In the following sentence:
I don't think I can make it back to camp—you go on without me!
I would expect it to be "to the camp".
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For historical reasons, some words for places don't always require an article. "Camp" is one of those words. All of these are correct, for instance:
- My father is at church.
- Joe got sent back to jail.
- Sally's in hospital again.
There's a special rule that governs this usage though: the article is only optional if the place is being used for its intended purpose. This means that in sentence 1, my father is attending religious services at the church, not using the recreation facilities; in sentence 2 that Joe is a criminal, not a prison worker; and in sentence 3 that Sally is a patient of the hospital, not a visitor or a staff person.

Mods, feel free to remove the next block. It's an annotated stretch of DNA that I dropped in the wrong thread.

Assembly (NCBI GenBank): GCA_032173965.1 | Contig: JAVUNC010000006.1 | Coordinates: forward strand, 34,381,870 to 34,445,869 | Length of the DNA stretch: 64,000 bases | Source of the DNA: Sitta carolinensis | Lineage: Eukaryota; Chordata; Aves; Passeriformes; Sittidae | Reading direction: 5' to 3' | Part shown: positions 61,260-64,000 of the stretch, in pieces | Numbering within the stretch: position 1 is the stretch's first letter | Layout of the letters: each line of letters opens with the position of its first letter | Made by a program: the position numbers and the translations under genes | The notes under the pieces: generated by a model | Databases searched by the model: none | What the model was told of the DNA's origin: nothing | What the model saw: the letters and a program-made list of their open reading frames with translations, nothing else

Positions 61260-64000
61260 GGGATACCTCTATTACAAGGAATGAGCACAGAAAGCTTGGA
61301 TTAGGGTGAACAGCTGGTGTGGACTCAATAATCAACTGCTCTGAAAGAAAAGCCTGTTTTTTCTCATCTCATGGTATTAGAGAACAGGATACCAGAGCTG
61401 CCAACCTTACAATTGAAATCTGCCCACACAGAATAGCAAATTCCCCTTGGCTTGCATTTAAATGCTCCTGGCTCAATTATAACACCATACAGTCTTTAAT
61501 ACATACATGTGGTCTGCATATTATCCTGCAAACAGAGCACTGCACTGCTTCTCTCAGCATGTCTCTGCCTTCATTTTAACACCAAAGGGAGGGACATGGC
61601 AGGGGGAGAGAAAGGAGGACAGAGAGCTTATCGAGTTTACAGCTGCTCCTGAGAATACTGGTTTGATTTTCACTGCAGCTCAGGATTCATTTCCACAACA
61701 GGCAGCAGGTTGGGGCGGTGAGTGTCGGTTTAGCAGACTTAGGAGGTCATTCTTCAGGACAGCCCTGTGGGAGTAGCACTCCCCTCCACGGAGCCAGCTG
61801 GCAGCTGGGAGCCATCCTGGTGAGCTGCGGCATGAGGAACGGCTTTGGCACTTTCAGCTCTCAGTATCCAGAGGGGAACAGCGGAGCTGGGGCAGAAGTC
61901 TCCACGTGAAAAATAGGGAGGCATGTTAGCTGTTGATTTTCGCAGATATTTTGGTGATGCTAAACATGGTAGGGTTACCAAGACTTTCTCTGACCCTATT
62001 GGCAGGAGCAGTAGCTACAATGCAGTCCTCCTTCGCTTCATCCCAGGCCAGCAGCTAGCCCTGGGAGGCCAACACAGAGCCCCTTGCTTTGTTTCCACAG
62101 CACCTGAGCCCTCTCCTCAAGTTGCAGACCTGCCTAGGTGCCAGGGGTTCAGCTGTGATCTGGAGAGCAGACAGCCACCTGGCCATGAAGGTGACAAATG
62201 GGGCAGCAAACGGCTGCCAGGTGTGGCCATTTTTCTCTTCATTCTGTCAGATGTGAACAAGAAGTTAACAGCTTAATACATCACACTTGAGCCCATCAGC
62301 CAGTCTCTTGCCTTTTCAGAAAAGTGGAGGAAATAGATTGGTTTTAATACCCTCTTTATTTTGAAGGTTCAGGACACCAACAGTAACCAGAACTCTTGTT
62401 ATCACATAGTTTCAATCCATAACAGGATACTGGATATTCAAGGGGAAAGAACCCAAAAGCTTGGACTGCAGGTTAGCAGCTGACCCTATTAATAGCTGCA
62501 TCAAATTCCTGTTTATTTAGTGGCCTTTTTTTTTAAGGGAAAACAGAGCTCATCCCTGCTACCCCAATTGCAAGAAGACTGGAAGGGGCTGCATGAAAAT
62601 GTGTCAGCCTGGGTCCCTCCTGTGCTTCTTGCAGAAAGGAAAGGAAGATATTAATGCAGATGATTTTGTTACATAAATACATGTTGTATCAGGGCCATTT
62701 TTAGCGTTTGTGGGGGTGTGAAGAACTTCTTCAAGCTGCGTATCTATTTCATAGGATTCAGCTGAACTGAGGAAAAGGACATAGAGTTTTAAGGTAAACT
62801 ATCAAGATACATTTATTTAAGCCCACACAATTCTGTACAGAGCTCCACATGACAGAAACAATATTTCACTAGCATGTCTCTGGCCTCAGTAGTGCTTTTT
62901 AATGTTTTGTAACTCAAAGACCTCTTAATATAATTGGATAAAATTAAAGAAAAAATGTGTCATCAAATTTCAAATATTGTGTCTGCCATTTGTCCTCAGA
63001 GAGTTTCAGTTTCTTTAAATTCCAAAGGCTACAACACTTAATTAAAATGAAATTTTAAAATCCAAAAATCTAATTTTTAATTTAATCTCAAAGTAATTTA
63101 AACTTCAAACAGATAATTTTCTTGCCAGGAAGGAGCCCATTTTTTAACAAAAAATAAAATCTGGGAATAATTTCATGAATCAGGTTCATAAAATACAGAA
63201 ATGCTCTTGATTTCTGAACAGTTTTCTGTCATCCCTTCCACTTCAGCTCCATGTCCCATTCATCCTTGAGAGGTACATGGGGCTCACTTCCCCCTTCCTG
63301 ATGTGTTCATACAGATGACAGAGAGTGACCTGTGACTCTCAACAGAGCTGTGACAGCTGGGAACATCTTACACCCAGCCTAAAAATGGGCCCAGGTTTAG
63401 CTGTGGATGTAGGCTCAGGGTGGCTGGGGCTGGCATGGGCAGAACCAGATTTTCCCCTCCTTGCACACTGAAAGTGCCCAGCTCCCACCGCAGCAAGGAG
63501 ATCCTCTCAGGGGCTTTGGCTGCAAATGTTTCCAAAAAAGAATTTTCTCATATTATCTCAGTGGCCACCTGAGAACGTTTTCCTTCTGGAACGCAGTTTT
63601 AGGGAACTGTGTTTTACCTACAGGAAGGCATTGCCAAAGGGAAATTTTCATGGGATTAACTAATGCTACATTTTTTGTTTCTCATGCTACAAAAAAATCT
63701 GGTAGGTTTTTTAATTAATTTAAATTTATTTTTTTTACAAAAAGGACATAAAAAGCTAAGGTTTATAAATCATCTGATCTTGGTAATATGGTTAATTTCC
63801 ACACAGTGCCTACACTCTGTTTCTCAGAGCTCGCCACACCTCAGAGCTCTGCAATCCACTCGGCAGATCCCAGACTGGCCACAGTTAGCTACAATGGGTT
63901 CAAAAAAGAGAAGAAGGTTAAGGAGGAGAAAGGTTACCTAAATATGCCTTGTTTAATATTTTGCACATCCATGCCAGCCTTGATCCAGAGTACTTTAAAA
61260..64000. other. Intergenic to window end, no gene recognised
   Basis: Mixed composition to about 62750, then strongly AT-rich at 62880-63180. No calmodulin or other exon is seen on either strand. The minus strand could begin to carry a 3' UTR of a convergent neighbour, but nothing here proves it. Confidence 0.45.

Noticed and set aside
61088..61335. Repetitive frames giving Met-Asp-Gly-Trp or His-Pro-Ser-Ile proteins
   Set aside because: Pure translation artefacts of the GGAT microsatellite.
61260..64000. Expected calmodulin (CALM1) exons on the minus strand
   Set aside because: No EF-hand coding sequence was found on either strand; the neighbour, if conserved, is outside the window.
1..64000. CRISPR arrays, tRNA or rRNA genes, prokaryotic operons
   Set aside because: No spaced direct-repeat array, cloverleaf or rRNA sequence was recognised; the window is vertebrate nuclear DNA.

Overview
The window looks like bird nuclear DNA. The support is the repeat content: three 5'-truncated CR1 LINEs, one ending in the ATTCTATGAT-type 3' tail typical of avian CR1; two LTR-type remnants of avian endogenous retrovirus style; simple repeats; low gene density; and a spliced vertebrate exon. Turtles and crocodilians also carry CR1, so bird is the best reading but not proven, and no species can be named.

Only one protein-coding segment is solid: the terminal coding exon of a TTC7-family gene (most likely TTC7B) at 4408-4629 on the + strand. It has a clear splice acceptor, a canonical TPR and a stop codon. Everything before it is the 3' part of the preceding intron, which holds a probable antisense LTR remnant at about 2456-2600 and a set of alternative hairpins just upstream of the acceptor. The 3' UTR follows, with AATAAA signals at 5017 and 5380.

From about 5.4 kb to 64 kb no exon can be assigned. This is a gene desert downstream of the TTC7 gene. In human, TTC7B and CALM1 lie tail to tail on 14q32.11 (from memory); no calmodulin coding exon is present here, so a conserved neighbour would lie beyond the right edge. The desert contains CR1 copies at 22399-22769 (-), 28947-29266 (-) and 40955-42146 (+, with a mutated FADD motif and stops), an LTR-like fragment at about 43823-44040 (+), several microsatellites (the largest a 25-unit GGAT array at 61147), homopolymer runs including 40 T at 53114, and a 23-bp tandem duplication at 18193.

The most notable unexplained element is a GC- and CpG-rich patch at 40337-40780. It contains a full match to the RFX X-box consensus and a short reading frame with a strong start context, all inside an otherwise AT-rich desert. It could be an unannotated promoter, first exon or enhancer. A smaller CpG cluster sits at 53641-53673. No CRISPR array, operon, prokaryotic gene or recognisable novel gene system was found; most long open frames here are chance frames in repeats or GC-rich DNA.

In your example, it means the two people in the story are using the camp as a camp. And if it was, for example, an abandoned camp, and they were just meeting some people there, then they would have to say:
I don't think I can make it back to the camp
In such constructions, the determiner is optional. Sometimes it depends on the context and whether you are referring to a particular camp.
Back to camp/base/headquarters are all general descriptions rather than particular locations.
If you were referring to a particular camp or base, you would need the determiner.
Equally, you would need the determiner in phrases such as back to the office/factory/stadium/sports ground because you would be referring to particular locations.